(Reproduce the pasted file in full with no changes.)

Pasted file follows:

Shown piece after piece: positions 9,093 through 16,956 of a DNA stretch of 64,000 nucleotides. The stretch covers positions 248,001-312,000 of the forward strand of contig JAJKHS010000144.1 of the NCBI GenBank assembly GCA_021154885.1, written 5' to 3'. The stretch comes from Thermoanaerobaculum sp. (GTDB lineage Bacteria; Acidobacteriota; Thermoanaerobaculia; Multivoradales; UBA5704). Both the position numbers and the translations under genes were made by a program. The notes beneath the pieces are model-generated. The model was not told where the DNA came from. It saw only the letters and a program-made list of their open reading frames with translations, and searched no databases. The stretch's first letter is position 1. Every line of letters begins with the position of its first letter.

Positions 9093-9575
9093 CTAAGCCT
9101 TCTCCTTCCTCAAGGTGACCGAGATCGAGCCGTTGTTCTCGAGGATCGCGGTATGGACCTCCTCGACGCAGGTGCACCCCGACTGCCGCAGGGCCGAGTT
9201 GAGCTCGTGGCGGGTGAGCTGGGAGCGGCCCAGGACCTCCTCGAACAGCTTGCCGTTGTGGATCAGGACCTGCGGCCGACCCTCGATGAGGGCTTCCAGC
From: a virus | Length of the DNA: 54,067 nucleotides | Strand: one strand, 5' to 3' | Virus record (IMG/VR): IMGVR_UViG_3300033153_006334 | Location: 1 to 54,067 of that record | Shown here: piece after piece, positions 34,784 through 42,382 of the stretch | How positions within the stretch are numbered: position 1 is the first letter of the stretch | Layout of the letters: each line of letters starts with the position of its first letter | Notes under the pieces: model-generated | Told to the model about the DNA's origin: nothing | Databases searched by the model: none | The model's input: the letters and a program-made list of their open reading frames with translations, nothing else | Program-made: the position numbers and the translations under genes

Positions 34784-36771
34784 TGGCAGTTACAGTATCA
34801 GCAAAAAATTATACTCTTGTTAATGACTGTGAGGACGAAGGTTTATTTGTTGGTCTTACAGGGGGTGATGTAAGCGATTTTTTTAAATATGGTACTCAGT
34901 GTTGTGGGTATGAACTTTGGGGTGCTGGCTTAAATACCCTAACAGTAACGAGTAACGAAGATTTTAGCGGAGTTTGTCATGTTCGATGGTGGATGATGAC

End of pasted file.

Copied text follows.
Shown piece after piece: positions 9,093 through 16,956 of a DNA stretch of 64,000 nucleotides. The stretch covers positions 248,001-312,000 of the forward strand of contig JAJKHS010000144.1 of the NCBI GenBank assembly GCA_021154885.1, written 5' to 3'. The stretch comes from Thermoanaerobaculum sp. (GTDB lineage Bacteria; Acidobacteriota; Thermoanaerobaculia; Multivoradales; UBA5704). Both the position numbers and the translations under genes were made by a program. The notes beneath the pieces are model-generated. The model was not told where the DNA came from. It saw only the letters and a program-made list of their open reading frames with translations, and searched no databases. The stretch's first letter is position 1. Every line of letters begins with the position of its first letter.

Positions 9093-9575
9093 CTAAGCCT
9101 TCTCCTTCCTCAAGGTGACCGAGATCGAGCCGTTGTTCTCGAGGATCGCGGTATGGACCTCCTCGACGCAGGTGCACCCCGACTGCCGCAGGGCCGAGTT
9201 GAGCTCGTGGCGGGTGAGCTGGGAGCGGCCCAGGACCTCCTCGAACAGCTTGCCGTTGTGGATCAGGACCTGCGGCCGACCCTCGATGAGGGCTTCCAGC
From: a virus | Length of the DNA: 54,067 nucleotides | Strand: one strand, 5' to 3' | Virus record (IMG/VR): IMGVR_UViG_3300033153_006334 | Location: 1 to 54,067 of that record | Shown here: piece after piece, positions 34,784 through 42,382 of the stretch | How positions within the stretch are numbered: position 1 is the first letter of the stretch | Layout of the letters: each line of letters starts with the position of its first letter | Notes under the pieces: model-generated | Told to the model about the DNA's origin: nothing | Databases searched by the model: none | The model's input: the letters and a program-made list of their open reading frames with translations, nothing else | Program-made: the position numbers and the translations under genes

Positions 34784-36771
34784 TGGCAGTTACAGTATCA
34801 GCAAAAAATTATACTCTTGTTAATGACTGTGAGGACGAAGGTTTATTTGTTGGTCTTACAGGGGGTGATGTAAGCGATTTTTTTAAATATGGTACTCAGT
34901 GTTGTGGGTATGAACTTTGGGGTGCTGGCTTAAATACCCTAACAGTAACGAGTAACGAAGATTTTAGCGGAGTTTGTCATGTTCGATGGTGGATGATGAC